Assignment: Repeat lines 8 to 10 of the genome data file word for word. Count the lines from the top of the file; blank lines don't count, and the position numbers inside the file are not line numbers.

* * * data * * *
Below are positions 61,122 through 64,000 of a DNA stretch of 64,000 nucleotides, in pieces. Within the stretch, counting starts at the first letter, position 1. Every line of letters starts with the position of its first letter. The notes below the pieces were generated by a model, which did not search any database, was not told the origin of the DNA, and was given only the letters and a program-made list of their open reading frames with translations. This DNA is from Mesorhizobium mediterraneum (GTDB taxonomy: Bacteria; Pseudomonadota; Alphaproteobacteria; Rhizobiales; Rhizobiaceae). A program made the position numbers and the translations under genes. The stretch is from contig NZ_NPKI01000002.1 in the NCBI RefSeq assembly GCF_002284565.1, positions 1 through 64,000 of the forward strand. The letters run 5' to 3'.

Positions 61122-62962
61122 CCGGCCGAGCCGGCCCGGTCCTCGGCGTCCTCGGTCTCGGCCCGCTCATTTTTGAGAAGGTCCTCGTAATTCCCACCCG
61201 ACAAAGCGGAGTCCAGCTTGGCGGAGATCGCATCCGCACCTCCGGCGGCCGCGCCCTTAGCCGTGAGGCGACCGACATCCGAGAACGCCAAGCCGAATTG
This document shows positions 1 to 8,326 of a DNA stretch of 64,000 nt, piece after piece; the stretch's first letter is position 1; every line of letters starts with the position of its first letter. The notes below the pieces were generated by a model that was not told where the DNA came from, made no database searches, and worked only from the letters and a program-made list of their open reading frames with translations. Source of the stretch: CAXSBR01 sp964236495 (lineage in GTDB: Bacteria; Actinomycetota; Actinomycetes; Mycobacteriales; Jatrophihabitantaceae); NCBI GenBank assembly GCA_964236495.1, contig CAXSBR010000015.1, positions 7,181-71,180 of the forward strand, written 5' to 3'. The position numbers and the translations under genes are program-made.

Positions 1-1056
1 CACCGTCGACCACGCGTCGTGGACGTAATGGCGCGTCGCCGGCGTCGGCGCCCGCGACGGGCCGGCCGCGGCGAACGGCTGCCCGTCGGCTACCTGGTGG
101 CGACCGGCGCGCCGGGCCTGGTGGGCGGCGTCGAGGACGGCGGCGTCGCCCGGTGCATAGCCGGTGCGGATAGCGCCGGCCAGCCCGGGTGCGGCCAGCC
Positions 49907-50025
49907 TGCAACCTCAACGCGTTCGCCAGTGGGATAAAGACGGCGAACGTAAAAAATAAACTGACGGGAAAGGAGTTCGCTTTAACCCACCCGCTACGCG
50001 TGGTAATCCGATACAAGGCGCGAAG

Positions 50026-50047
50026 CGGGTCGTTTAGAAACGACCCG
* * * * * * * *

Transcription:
101 CGACCGGCGCGCCGGGCCTGGTGGGCGGCGTCGAGGACGGCGGCGTCGCCCGGTGCATAGCCGGTGCGGATAGCGCCGGCCAGCCCGGGTGCGGCCAGCC
Positions 49907-50025
49907 TGCAACCTCAACGCGTTCGCCAGTGGGATAAAGACGGCGAACGTAAAAAATAAACTGACGGGAAAGGAGTTCGCTTTAACCCACCCGCTACGCG